ECOSOC humanitarian affairs segment 2012: closing remarks
Valerie Amos, Under-Secretary-General and Emergency Relief Coordinator
Wednesday, 20 July 2012
Distinguished delegates and colleagues,
Can I begin by thanking all of you for your active engagement in the Humanitarian Affairs Segment of ECOSOC. I’d particularly like to thank our panellists, who have offered unique perspectives, enthusiasm and expertise which have helped make this an exciting three days. We also had an online audience, who have participated for the first time by submitting questions on Facebook and Twitter.
We held a record 20 events this year, in addition to the general debate. The main panels focused on evidence-based humanitarian decision-making and strengthening partnerships.
We also looked at resilience in the Sahel, issues of access, humanitarian principles and some of the emerging challenges that are facing us.
There are some key messages that came out of these discussions. One recurrent theme has been the primary role of states affected by disasters in initiating, organizing, coordinating and implementing humanitarian assistance. Another theme has been the need to support local communities, who are the first responders when disaster strikes.
The main panel discussion on evidence-based humanitarian decision-making made it clear that open data goes well beyond helping to facilitate disaster preparedness and response. It also plays a crucial role in development efforts, and has huge benefits for the private sector. Kenya’s Open Data Initiative, which was presented to us by the Minister, is a great example of what is possible. As the Minister said, open data is a challenge to Governments to be truly accountable and transparent. Some Governments are better prepared for this development than others.
This main panel discussion was complemented by a side event hosted by CRED and ECHO, which highlighted the fact that emergencies can and do provoke a strong emotional response. Celebrities and individual stories can have more impact than good data and evidence. We have to learn how to make the most of both approaches, in the right context, for maximum impact.
Our other main panel event was on partnerships – a major theme throughout the whole of the UN. Humanitarian work is something everyone can get involved in, from individuals to major corporations and academic institutions, so partnerships may have particular benefits for us. Another way to broaden our partnership network was highlighted at a side event on ‘twinning’ arrangements.
Another example of effective partnerships was presented at the side event celebrating INSARAG’s 10-year anniversary. The development and adoption of global standards on search and rescue has been key to improvements over this past decade. And IOM held a side event on displacement and natural disasters, in which participants examined how partnerships between Governments, civil society and the international community can help reduce the impact of displacement, was another example of practice that is already ongoing.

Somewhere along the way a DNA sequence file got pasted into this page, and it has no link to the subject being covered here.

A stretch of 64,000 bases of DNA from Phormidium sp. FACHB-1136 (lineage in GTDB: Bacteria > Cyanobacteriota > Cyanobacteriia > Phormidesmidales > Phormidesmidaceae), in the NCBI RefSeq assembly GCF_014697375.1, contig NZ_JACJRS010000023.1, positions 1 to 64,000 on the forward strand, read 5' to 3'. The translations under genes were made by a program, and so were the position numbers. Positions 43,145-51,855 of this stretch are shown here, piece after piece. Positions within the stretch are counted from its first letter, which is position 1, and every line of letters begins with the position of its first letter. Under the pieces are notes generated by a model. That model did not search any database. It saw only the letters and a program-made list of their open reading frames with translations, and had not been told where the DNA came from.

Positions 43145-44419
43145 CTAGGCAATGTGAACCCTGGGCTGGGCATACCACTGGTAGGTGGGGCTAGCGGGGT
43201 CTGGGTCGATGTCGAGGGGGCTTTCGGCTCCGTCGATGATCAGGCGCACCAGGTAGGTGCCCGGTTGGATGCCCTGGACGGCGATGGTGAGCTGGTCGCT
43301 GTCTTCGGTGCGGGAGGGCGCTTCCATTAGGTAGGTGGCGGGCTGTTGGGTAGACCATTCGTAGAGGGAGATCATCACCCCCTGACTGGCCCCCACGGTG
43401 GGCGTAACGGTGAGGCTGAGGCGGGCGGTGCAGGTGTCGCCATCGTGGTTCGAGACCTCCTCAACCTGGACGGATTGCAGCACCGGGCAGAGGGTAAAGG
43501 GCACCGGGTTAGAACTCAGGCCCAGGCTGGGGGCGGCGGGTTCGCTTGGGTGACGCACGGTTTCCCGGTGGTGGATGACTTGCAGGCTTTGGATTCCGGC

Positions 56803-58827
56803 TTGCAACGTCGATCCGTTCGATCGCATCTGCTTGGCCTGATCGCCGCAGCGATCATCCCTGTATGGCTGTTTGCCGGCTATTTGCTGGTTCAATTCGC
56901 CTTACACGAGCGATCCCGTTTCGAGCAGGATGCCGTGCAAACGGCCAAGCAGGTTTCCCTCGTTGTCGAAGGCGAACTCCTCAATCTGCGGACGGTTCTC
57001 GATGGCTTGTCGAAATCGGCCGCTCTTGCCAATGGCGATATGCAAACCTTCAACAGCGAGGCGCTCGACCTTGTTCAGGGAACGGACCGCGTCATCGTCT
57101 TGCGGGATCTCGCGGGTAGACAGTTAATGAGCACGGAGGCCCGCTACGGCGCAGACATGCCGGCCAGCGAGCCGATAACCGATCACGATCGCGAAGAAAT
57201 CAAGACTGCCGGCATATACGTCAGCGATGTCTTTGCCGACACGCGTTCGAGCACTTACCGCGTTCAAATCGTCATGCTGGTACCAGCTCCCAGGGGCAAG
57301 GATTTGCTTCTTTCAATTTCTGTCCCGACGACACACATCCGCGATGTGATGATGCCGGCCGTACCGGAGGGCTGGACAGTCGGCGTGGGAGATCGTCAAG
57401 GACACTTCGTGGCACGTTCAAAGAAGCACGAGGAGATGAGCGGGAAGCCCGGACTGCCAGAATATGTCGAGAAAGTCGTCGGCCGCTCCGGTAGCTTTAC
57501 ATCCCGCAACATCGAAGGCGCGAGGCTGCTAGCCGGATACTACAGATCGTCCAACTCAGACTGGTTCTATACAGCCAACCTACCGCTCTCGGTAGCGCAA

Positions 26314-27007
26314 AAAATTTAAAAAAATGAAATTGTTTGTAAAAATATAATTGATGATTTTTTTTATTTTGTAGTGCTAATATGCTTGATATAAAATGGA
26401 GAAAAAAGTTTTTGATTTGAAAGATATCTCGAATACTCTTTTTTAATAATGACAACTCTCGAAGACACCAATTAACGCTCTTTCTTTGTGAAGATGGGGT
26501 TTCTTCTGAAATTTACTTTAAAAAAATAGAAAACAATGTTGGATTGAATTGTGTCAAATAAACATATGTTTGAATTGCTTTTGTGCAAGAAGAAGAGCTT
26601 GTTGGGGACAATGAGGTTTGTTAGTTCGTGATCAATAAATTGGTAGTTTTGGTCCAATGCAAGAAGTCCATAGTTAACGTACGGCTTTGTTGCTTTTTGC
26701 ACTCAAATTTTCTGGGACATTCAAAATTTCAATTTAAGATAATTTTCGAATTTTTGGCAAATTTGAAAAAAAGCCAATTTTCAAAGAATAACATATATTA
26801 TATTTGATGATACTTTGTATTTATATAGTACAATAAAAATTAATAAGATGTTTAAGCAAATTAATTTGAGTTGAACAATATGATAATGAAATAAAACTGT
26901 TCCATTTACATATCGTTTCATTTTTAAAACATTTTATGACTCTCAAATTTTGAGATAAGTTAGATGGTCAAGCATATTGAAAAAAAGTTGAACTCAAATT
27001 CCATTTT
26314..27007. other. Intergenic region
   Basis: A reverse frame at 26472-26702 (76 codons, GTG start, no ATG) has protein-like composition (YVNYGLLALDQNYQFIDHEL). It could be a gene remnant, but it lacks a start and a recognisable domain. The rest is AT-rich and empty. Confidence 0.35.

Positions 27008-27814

Resilience was another major theme this year. The transition event highlighted the need to build resilience through disaster risk reduction, livelihood support and social safety nets. This will dramatically reduce the bill, both in terms of human suffering and resources, when disaster strikes. A message we also heard at the event on the Transitional Solutions Initiative. The launch event for the report: ‘Resilience and children in the Sahel’, by Save the Children and World Vision, highlighted the need for a paradigm shift in our approach to the increasingly frequent droughts in the Sahel and the Horn, while the side event on the Horn of Africa Real Time Evaluation provided important practical lessons on how to build resilience, and pointed out examples.
Other side events tackled humanitarian principles, humanitarian access and civil-military coordination.
And also emerging challenges: how to respond in urban contexts and how we can best tap the energy and potential of young refugees and displaced people, who can be important agents of change.
In addition to our thematic discussions, three key updates were provided: on IASC efforts to improve field effectiveness; on the status of global humanitarian financing through the annual Global Humanitarian Assistance report; and on the Consolidated Humanitarian Appeal at mid-year. One interesting finding from the 2012 Global Humanitarian Assistance report is that only 4% of official humanitarian aid is invested in building resilience and disaster risk reduction. One thing we need to remember if we are to make that shift to include and integrate relief and development.
I would like to thank everyone once again for your active participation and engagement during this year’s ECOSOC Humanitarian Segment.
I commend Member States on achieving consensus on the resolution you have just adopted, and particularly the co-facilitators, Australia and Indonesia, for their excellent work.
I am happy to see that the resolution once again reaffirms the importance of access and humanitarian principles.
I look forward to continuing these discussions with you in the GA, which I hope will be enriched by our deliberations over these past three days.
Mr. Vice President,
In conclusion, I would like to thank all of you for sharing your thoughts, ideas and your expertise.
It is only through the robust engagement and commitment of Member States that we can make sure that the humanitarian system is, and remains, fit for purpose.
And Mr. Vice-President, I would like personally to thank you for your able leadership of this session, and for Spain’s stewardship in facilitating the ECOSOC process this year.
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